“Initially, I was willing to relocate to Washington state because this area is very children-friendly with lots of outdoor activities and schools that can offer personalized attention,” he said. “The more I learned about Heritage, the more I wanted to teach there. I liked everything about the university! The people, the area, and especially the culture of the university – the inclusiveness, respect, support, and very nice faculty and staff all encouraged and inspired me to do the best job possible. H.U. is a unique place with a diverse student population. It made me want to be a part of this community and to do my very best to help its students achieve and excel.”

This is what he does best, and it starts at the beginning of their studies.

“Most of the students coming to our program have no prior experience or background in computer science. We have to familiarize them with the subject, show them the way of thinking in this new area for them to facilitate their learning. Depending on the student’s abilities, special support and extra help go a long way,”
he said. “Varieties of support materials, practice, hands-on programming, etc., are valuable tools that help our students understand and grow in this field of study. And, every computer science student is placed into at least one research or internship experience.”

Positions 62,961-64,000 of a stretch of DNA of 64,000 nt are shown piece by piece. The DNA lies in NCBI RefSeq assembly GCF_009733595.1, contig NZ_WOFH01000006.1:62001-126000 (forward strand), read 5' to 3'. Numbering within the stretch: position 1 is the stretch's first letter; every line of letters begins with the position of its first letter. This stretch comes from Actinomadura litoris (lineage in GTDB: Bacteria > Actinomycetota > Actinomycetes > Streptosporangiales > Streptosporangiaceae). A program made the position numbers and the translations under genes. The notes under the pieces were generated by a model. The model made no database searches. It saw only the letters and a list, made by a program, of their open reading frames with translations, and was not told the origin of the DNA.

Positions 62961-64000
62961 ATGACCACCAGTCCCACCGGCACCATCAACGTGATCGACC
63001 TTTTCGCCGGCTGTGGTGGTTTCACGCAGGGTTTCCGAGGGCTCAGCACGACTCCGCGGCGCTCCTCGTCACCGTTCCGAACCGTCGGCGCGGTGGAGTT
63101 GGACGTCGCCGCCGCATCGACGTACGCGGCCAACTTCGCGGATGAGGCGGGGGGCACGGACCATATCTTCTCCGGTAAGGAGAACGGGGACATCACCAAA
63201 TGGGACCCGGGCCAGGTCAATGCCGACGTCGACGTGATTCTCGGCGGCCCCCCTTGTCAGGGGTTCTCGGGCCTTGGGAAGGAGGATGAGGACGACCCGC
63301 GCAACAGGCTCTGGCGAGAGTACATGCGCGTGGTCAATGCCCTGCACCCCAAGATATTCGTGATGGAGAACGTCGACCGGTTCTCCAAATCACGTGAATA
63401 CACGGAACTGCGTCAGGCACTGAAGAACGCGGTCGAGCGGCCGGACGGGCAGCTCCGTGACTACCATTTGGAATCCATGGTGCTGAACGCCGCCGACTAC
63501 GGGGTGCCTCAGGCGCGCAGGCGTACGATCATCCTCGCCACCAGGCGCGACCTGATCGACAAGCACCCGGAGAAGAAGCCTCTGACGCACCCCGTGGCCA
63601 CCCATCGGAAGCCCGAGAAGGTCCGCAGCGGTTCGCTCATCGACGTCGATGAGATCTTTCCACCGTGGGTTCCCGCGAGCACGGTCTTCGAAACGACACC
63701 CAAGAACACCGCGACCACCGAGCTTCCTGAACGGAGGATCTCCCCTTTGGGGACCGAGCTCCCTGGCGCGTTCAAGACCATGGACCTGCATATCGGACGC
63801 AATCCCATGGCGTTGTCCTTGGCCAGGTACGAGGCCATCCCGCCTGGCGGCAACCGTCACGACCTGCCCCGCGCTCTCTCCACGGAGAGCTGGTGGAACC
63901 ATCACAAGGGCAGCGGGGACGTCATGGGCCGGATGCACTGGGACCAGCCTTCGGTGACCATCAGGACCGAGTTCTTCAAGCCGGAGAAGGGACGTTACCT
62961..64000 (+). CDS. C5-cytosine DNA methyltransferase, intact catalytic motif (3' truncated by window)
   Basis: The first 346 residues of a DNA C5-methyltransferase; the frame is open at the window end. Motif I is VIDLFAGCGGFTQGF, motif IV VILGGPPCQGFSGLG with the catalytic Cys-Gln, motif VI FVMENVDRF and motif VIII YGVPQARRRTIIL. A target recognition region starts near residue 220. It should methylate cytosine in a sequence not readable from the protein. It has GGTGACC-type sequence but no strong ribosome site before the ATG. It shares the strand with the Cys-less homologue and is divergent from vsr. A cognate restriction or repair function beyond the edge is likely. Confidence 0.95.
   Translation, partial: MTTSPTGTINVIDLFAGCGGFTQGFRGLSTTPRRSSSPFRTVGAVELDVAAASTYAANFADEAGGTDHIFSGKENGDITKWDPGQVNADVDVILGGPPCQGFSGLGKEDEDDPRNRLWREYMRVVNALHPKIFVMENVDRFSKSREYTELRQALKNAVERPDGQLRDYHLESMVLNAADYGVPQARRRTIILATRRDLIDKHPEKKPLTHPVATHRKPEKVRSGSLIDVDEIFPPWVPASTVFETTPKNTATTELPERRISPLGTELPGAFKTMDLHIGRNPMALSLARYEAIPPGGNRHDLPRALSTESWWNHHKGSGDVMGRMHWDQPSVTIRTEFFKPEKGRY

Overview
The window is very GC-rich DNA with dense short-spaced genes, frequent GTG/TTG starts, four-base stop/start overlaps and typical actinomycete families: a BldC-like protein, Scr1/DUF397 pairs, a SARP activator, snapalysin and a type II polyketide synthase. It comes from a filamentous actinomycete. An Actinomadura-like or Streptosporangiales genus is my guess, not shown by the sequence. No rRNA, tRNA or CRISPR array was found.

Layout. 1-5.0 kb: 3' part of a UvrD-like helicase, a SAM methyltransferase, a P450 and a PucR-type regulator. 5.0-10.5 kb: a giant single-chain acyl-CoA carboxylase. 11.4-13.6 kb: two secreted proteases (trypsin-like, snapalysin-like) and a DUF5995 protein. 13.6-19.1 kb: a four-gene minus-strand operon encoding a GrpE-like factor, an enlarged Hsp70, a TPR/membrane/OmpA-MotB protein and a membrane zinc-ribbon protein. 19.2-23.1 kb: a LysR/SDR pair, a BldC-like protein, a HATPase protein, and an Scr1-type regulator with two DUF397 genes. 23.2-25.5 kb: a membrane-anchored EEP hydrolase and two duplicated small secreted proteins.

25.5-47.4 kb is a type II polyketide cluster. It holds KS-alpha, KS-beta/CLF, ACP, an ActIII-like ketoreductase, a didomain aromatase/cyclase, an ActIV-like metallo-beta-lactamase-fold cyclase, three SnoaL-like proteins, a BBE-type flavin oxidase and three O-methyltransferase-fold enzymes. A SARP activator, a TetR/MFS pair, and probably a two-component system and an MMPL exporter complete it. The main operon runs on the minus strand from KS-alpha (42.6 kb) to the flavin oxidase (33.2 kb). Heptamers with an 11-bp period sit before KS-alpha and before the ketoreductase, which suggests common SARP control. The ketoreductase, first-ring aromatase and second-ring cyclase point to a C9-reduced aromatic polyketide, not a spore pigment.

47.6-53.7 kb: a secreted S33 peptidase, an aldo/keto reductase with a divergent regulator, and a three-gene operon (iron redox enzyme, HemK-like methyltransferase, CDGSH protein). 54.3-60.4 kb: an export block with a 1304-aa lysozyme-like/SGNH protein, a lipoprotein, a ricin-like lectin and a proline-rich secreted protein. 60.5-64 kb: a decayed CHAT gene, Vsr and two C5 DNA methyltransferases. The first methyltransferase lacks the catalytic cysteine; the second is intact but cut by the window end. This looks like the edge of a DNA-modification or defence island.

It is through his students that Tsiligaridis finds his greatest success and best rewards.

“I feel extremely happy when former students come back to me or send a thank you email, sharing their experience on how well what they learned here at H.U. serves them in certain situations in their jobs. Sometimes they mention a particular thing I taught in class that they found very useful in their new job,” he said. “Their success gives me great satisfaction, and I am very proud of their efforts and achievements.”